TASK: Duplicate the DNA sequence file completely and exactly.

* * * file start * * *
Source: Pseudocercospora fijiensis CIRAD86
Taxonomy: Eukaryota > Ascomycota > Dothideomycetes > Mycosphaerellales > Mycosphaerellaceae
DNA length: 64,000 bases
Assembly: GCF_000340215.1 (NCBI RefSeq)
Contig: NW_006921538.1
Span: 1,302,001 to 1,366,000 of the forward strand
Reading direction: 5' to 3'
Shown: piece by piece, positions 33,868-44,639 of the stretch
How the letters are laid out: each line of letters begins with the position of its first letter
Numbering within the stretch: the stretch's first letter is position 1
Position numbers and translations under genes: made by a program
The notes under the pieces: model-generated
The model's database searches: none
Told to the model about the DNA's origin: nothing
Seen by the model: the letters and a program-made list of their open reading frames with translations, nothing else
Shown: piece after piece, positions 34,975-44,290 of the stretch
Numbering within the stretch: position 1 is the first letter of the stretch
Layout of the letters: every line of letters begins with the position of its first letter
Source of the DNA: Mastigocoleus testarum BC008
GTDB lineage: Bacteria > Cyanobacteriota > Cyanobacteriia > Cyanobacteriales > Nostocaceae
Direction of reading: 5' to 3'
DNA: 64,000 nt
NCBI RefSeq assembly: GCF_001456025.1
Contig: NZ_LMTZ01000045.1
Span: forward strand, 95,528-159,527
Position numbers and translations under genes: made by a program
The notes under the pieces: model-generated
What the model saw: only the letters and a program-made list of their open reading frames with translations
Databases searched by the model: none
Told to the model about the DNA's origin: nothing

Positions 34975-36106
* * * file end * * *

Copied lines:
Source: Pseudocercospora fijiensis CIRAD86
Taxonomy: Eukaryota > Ascomycota > Dothideomycetes > Mycosphaerellales > Mycosphaerellaceae
DNA length: 64,000 bases
Assembly: GCF_000340215.1 (NCBI RefSeq)
Contig: NW_006921538.1
Span: 1,302,001 to 1,366,000 of the forward strand
Reading direction: 5' to 3'
Shown: piece by piece, positions 33,868-44,639 of the stretch
How the letters are laid out: each line of letters begins with the position of its first letter
Numbering within the stretch: the stretch's first letter is position 1
Position numbers and translations under genes: made by a program
The notes under the pieces: model-generated
The model's database searches: none
Told to the model about the DNA's origin: nothing
Seen by the model: the letters and a program-made list of their open reading frames with translations, nothing else
Shown: piece after piece, positions 34,975-44,290 of the stretch
Numbering within the stretch: position 1 is the first letter of the stretch
Layout of the letters: every line of letters begins with the position of its first letter
Source of the DNA: Mastigocoleus testarum BC008
GTDB lineage: Bacteria > Cyanobacteriota > Cyanobacteriia > Cyanobacteriales > Nostocaceae
Direction of reading: 5' to 3'
DNA: 64,000 nt
NCBI RefSeq assembly: GCF_001456025.1
Contig: NZ_LMTZ01000045.1
Span: forward strand, 95,528-159,527
Position numbers and translations under genes: made by a program
The notes under the pieces: model-generated
What the model saw: only the letters and a program-made list of their open reading frames with translations
Databases searched by the model: none
Told to the model about the DNA's origin: nothing

Positions 34975-36106